Bill would revive, regulate industry

ATLANTA - Consumer groups, prosecutors and many lawmakers thought they had shut the door for good. Three years later, however, payday lending could be coming back to Georgia under a bill moving through the Legislature.


Backers say the strict regulations and fee caps being proposed in the measure would create a tightly regulated industry kept in check by strong penalties. The result would be a far cry from the horror stories about predatory lending that helped kick the industry out of the state in 2004. Critics are far less trusting.

"They're basically trying to disinfect their image, but their track record on playing by the rules is awful," said Allison Wall, the executive director of the consumer advocacy group Georgia Watch.

According to sponsors and industry lobbyists pushing it, House Bill 163 attempts to cut out those rogue lenders while allowing legitimate companies to fulfill a demand for people who need quick loans and do not have access to credit cards or bank loans.

"What are they doing now if they don't have enough money to pay the light bill?" asked Rep. Clay Cox, R-Lilburn, who sits on the House Banks and Banking committee that has been debating the bill. "If there is a demand for a product of service, why is government denying people of that? These are adult citizens making the decision as free citizens to borrow this money."

The committee on Thursday voted 17-11 to clear the bill, setting up a full House vote in the coming weeks. Rep. Gloria Frazier, D-Hephzibah, voted against the measure because she has fielded concerns from several Augusta-area residents, including past victims of predatory lending practices, who do not want the industry allowed back.

As it stands now, the bill would allow payday lenders to charge consumers a $15 flat fee for every $100 borrowed - typically for two weeks or a month. The loans would not accrue interest and could not get rolled over into another loan.

People could only borrow up to 25 percent of their monthly income, and a single loan could not exceed $750 with $112.50 in fees charged.

If borrowers could not repay right away, they would be allowed an installment plan that comes from their next four paychecks.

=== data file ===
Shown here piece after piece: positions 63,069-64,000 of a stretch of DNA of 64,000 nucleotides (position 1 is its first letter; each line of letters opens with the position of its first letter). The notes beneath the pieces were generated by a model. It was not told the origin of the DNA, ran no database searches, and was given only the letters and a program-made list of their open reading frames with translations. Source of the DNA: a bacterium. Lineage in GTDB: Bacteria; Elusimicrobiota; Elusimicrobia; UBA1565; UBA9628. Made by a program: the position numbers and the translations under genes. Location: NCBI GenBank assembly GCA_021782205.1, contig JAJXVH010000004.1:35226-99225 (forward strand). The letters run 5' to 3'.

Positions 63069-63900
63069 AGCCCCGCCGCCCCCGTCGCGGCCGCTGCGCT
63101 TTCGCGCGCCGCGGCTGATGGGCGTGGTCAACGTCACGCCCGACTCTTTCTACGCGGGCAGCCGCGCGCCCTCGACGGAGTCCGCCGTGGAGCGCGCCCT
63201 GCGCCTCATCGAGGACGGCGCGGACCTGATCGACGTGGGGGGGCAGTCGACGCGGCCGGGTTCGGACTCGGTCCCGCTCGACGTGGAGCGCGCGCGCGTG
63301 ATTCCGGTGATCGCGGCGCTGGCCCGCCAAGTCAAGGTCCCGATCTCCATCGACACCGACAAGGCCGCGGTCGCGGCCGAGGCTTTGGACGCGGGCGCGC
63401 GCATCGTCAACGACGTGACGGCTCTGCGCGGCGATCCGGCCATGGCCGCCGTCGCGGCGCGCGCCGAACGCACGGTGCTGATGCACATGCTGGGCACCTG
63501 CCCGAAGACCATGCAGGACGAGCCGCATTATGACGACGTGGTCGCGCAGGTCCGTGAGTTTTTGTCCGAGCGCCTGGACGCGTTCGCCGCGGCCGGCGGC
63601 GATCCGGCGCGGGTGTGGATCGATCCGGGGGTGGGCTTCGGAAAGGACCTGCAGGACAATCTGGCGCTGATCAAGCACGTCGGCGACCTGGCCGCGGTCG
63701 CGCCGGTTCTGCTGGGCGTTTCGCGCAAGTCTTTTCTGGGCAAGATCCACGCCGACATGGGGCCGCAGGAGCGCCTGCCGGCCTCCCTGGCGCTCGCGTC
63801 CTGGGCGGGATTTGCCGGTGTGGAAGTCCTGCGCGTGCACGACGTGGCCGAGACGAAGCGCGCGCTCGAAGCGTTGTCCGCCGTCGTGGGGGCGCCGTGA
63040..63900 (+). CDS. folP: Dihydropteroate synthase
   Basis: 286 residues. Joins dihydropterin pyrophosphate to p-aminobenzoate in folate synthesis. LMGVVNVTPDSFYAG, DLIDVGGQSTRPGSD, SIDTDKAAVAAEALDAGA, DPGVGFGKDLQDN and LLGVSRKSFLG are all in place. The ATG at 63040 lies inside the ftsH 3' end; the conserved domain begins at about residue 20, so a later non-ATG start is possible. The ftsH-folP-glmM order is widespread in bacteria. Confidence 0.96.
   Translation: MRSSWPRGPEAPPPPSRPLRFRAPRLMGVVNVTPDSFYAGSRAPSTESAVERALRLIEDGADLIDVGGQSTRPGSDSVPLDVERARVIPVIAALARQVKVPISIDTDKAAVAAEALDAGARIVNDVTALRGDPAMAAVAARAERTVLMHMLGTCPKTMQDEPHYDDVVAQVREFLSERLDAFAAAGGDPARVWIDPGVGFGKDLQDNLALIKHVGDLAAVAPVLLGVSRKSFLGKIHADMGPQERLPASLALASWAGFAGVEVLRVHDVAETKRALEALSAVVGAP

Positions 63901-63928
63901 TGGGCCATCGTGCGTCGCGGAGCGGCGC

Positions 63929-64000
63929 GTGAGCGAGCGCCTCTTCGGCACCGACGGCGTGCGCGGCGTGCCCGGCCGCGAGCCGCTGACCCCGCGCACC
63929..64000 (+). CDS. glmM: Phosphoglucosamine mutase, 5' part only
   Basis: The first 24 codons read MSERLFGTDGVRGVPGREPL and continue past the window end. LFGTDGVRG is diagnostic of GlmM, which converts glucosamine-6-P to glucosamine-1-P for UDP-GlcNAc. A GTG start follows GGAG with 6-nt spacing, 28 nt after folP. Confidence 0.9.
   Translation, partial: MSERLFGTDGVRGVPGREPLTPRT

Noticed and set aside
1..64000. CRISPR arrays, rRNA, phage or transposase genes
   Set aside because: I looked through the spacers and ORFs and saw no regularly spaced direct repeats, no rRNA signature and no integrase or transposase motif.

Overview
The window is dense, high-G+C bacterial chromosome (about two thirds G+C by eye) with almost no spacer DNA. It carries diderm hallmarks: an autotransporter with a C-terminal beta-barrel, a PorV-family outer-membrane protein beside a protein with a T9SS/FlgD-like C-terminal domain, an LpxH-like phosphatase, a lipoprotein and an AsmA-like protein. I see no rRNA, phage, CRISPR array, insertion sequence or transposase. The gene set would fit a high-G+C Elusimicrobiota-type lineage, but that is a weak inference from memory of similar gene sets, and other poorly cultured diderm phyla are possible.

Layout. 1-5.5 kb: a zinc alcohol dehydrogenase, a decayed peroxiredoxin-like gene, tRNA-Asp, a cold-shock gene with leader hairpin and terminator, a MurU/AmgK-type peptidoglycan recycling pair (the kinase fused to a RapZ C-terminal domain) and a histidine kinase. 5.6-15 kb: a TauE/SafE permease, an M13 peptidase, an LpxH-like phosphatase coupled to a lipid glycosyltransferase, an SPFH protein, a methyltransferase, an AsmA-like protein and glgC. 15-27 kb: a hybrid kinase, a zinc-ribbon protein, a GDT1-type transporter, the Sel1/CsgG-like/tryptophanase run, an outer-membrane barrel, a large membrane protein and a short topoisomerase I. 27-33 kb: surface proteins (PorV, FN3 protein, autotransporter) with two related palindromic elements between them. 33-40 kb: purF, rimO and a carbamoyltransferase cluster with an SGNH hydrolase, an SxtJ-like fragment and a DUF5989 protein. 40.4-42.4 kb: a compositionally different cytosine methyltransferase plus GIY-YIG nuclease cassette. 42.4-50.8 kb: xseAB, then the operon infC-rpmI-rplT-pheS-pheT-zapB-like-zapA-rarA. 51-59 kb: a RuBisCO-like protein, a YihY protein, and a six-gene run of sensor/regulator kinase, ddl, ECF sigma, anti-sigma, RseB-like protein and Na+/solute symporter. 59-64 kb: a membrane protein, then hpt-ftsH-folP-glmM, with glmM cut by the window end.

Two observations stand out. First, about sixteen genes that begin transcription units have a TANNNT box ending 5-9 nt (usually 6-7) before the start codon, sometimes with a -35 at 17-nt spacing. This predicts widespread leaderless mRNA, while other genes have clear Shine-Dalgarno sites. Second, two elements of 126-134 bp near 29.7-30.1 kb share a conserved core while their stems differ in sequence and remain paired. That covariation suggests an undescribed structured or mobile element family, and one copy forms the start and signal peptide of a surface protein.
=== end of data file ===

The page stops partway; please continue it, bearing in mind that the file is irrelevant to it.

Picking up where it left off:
A "cooling off" period of five days would be required before customers could take out a second loan from the same business. But as opponents point out, nothing in the bill would stop people from going to different lenders to get multiple loans at the same time.

Lenders also would not be able to give loans to members of the military or their dependents under the bill.

Georgia's law currently caps loans to a 60 percent annual interest rate, from which the payday plans would receive an exemption if the bill passes. Estimates vary widely on how much the proposed payday lending bill would charge in overall annualized charges depending on the amount and length of the loan.

Rep. Steve Tumlin, R-Marietta, who introduced the bill after being approached by the industry, said that if the $15 flat fee were considered interest, a 30-day loan for the maximum amount allowed - $750 - would have a 180 percent annual interest rate. But based on what the lenders would have to calculate for federal disclosure law, each loan would show a 390 percent annual interest rate, said Uriah King, a policy associate at the nonprofit group Center for Responsible Lending.

Mr. King pointed out that Congress has set an interest cap of 36 percent on payday loans for members of the military.

"If that's good enough protection for the military, why is it not good enough for Georgians?" he said.

Mr. King co-wrote a report last year for his group that showed Georgia has saved residents $149 million a year in lending fees since banning payday lending. But industry officials say the demand has not dried up in Georgia but has moved to other types of loans, such as car title pawns or other loans that require property as collateral, or largely unregulated online lenders.

Many Georgians have simply crossed states lines to Florida, South Carolina, Alabama and Tennessee, where payday lending is still legal, said Jabo Covert, the vice president for government relations for Tennessee-based Check Into Cash, which has 1,250 payday lending stores nationally.

"Member companies made over 500,000 loans to Georgia citizens," said Mr. Covert, who has been representing the industry at the Legislature. "If they live in Savannah, and they want to drive across the border, they can get a loan. People are demanding the product."

Augusta resident Michael Cain, a restaurant maintenance worker, visits a payday lender in North Augusta about once a month to get money to pay bills.

"I usually get $300," he said. "I go, and I take my bills, and on my payday, I go and I pay them back."

Mr. Cain said he has had no problems with the system.

"A couple of years ago, I went because the transmission went out on my car. It helped me out a whole lot and kept me from missing work," he said.

Brian Salvador, area manager of the Check Into Cash stores around North Augusta, estimated that 60 percent to 65 percent of their customers are from Georgia. He said most - 94 percent on average - pay back the loans.

"We even have people calling from middle Georgia," he said. "The need for the market is here, and the figures speak for itself."

Reach Vicky Eckenrode at (678) 977-4601 or

To read House Bill 163, go to

To express an opinion for or against the bill, contact the bill's sponsor, Rep. Steven Tumlin, R-Marietta, at (404) 656-0177 or